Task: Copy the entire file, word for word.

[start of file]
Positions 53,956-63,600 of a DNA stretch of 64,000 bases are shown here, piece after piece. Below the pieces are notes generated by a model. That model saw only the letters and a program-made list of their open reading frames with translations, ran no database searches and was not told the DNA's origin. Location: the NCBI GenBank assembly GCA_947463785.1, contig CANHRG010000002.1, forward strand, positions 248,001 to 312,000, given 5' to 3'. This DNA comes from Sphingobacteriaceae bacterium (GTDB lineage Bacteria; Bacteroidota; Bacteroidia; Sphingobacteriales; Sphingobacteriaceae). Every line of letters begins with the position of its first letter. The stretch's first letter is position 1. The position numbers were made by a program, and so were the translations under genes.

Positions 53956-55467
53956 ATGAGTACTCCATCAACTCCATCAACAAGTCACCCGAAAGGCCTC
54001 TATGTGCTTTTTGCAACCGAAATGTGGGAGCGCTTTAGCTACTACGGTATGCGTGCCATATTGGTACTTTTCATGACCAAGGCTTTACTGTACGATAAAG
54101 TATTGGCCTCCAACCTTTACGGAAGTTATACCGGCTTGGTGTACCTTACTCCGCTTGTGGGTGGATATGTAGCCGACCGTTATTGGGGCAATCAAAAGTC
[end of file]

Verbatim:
Positions 53,956-63,600 of a DNA stretch of 64,000 bases are shown here, piece after piece. Below the pieces are notes generated by a model. That model saw only the letters and a program-made list of their open reading frames with translations, ran no database searches and was not told the DNA's origin. Location: the NCBI GenBank assembly GCA_947463785.1, contig CANHRG010000002.1, forward strand, positions 248,001 to 312,000, given 5' to 3'. This DNA comes from Sphingobacteriaceae bacterium (GTDB lineage Bacteria; Bacteroidota; Bacteroidia; Sphingobacteriales; Sphingobacteriaceae). Every line of letters begins with the position of its first letter. The stretch's first letter is position 1. The position numbers were made by a program, and so were the translations under genes.

Positions 53956-55467
53956 ATGAGTACTCCATCAACTCCATCAACAAGTCACCCGAAAGGCCTC
54001 TATGTGCTTTTTGCAACCGAAATGTGGGAGCGCTTTAGCTACTACGGTATGCGTGCCATATTGGTACTTTTCATGACCAAGGCTTTACTGTACGATAAAG
54101 TATTGGCCTCCAACCTTTACGGAAGTTATACCGGCTTGGTGTACCTTACTCCGCTTGTGGGTGGATATGTAGCCGACCGTTATTGGGGCAATCAAAAGTC